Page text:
Meet Morgan Leavitt, Clinical Massage Therapist
I am delighted to be sharing my new Chicago office with Morgan Leavitt an excellent, caring massage therapist with almost 10 years of experience in Clinical Massage Therapy. So that you can get to know her, I’ve interviewed Morgan for my blog.
How long have you been practicing massage therapy?
My journey as a Clinical Massage Therapist began almost 9 1/2 years ago. I have suffered with migraines since I was 6 years old, and that led to chronic body-wide pain. The traditional route for treatment, mostly medications, was unsuccessful and often made my condition worse.
This is why I eventually turned to a more holistic approach: diet and lifestyle changes; acupuncture; and massage. That was a game changer for me. Not only did I learn how to manage my pain, but I became invested in helping others do the same.
Massage school was a natural fit for me. Now, I love going to work every day. Since we’re in the new office in River West, I look forward to working alongside Jennifer to help heal everyone who walks through our door, and educating even more people about the benefits of massage.
What is clinical massage and how does it differ from massages we receive at spas?
There is a big difference between wellness and therapeutic massage, although both have their benefits. Wellness massage is typically a service provided at spas, which includes full body Swedish massage, with add-ons like hot stones and wraps. The main goal is relaxation of body and mind, but this type of massage also improves blood circulation, increases immunity, and decreases overall stress.
Therapeutic, or clinical massage accomplishes everything that wellness massage does, but goes above and beyond by targeting specific issues. Clinical massage reduces pain, increases endorphin production (the body’s natural painkiller), improves range of motion and flexibility, and can prevent future muscle injury by having regular treatments.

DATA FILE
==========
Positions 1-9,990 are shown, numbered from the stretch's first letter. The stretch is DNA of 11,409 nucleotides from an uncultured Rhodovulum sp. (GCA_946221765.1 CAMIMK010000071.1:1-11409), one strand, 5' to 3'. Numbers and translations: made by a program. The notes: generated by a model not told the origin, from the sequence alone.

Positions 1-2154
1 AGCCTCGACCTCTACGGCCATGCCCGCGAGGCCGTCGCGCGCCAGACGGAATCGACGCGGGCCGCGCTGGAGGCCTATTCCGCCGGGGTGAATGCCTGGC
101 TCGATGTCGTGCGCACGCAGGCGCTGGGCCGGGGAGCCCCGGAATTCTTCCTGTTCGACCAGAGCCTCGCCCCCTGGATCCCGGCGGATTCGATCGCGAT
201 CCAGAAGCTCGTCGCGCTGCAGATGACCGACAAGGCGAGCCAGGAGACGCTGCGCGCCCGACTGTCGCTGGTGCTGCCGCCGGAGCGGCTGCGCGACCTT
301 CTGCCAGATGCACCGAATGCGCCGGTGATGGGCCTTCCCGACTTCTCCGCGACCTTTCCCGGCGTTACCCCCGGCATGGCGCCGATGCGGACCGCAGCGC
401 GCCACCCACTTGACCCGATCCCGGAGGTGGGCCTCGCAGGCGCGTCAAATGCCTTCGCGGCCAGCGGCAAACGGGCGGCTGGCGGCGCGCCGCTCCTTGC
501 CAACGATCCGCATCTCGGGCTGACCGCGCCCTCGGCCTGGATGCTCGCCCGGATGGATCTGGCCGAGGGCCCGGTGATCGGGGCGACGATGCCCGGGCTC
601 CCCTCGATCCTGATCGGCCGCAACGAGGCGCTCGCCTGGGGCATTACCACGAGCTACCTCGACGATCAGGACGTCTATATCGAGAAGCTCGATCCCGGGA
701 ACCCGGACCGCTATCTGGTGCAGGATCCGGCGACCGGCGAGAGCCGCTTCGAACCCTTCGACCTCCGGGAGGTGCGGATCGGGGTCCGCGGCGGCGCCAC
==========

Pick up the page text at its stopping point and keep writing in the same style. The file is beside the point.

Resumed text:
Chronic pain can be caused by continuously tight or fatigued muscles, repetitive motion, and labor intensive activities. Acute pain often occurs due to trauma or injury. Clinical massage works with both the musculoskeletal system and the nervous system to calm the pain signals.
Therapeutic massage targets the area of pain as well as areas not seemingly involved (known as referred pain.) This reduces muscle and joint pain, increases range of motion, and helps the body to heal. Clinical massage is highly effective as a stand alone treatment, or in conjunction with chiropractic, physical therapy, and acupuncture.
What are some of your specialities? What conditions do you like to treat?
Due to my past and current experiences with pain, my focus tends to be on pain management. That includes, but is not limited to:
chronic neck, shoulder, and low back pain
carpal tunnel syndrome
everyday aches and pains
I use a combination of manual therapy, massage cupping, and corrective breath work to assist the body’s healing process. I practice light touch techniques, such as Craniosacral Therapy, as well as using trigger point therapy by applying stronger pressure according to patient preference. Each and every treatment is adapted to the individual and their needs.
What are your hours at the new office?
I’m at the River West office – 815 W. Superior St. – on Mon/Weds 1-8pm, Fri11-4pm, and every other Saturday 11-4pm. Jennifer and I have overlapping schedules on Monday and Friday, which is great for combined treatments.
To book a massage Email Morgan at firstname.lastname@example.org or text her at 773-370-2939.